Only the mark owner, or a licensee under certain conditions, may seek civil remedies for trademark infringement. A civil court has the power to grant an injunction, award monetary damages, and other relief as provided in the general law.
The Trademark Law does not specify any method of calculating damages. The court also has the power to order provisional measures, otherwise known as a preliminary injunction or temporary restraining order, to prevent infringement, imminent infringement, or preserve evidence.
In considering such a request, the court should evaluate the likelihood of irreparable harm and the strength of the infringement case.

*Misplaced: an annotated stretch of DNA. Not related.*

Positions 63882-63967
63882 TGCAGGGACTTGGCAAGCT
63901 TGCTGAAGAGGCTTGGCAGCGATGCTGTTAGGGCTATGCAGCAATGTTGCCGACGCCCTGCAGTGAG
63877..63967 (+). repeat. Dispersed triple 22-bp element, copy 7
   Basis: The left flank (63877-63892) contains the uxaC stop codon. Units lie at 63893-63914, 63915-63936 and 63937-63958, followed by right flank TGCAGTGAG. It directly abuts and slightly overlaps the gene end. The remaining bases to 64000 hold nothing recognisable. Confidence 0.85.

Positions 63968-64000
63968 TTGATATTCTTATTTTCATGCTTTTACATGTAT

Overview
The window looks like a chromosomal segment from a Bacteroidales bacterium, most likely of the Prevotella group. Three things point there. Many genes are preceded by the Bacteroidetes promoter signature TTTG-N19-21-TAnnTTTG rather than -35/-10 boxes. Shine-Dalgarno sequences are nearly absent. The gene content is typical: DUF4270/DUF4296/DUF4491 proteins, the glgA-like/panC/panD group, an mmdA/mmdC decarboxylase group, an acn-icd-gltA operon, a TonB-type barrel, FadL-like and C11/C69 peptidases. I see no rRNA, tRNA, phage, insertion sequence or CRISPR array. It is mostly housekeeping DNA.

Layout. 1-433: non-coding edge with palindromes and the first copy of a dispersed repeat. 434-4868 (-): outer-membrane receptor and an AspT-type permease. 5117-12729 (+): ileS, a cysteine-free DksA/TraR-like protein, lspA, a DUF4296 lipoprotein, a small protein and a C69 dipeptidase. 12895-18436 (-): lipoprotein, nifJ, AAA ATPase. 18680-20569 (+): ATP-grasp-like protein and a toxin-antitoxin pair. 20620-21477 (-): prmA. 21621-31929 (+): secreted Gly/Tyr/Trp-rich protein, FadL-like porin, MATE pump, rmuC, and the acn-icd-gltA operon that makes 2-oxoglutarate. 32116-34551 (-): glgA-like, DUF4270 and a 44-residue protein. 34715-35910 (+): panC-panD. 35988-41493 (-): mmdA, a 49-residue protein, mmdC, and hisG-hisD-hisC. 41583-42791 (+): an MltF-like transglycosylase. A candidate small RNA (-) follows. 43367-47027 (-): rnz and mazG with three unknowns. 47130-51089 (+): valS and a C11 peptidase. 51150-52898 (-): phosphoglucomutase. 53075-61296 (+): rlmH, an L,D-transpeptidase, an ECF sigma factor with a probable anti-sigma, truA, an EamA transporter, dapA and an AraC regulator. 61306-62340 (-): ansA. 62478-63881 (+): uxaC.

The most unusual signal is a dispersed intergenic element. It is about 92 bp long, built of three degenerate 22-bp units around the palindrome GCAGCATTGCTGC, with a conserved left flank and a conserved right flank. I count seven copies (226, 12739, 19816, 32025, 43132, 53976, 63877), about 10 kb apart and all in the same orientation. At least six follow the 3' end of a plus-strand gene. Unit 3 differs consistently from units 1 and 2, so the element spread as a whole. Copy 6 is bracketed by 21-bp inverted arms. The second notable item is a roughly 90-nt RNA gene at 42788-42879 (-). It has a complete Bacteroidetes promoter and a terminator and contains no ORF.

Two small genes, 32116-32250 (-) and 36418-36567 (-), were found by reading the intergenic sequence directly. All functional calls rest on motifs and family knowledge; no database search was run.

Further, in order to protect the defendant and prevent abuse, the court has discretion to require a security or other assurance from the plaintiff.
However, a plaintiff could be liable for damages to the defendant if the provisional measure is overturned or loses the case on the merits. Bringing an infringement suit in civil court can be a time-consuming and expensive process given systemic problems in the Cambodian judiciary, but offers the reward of money damages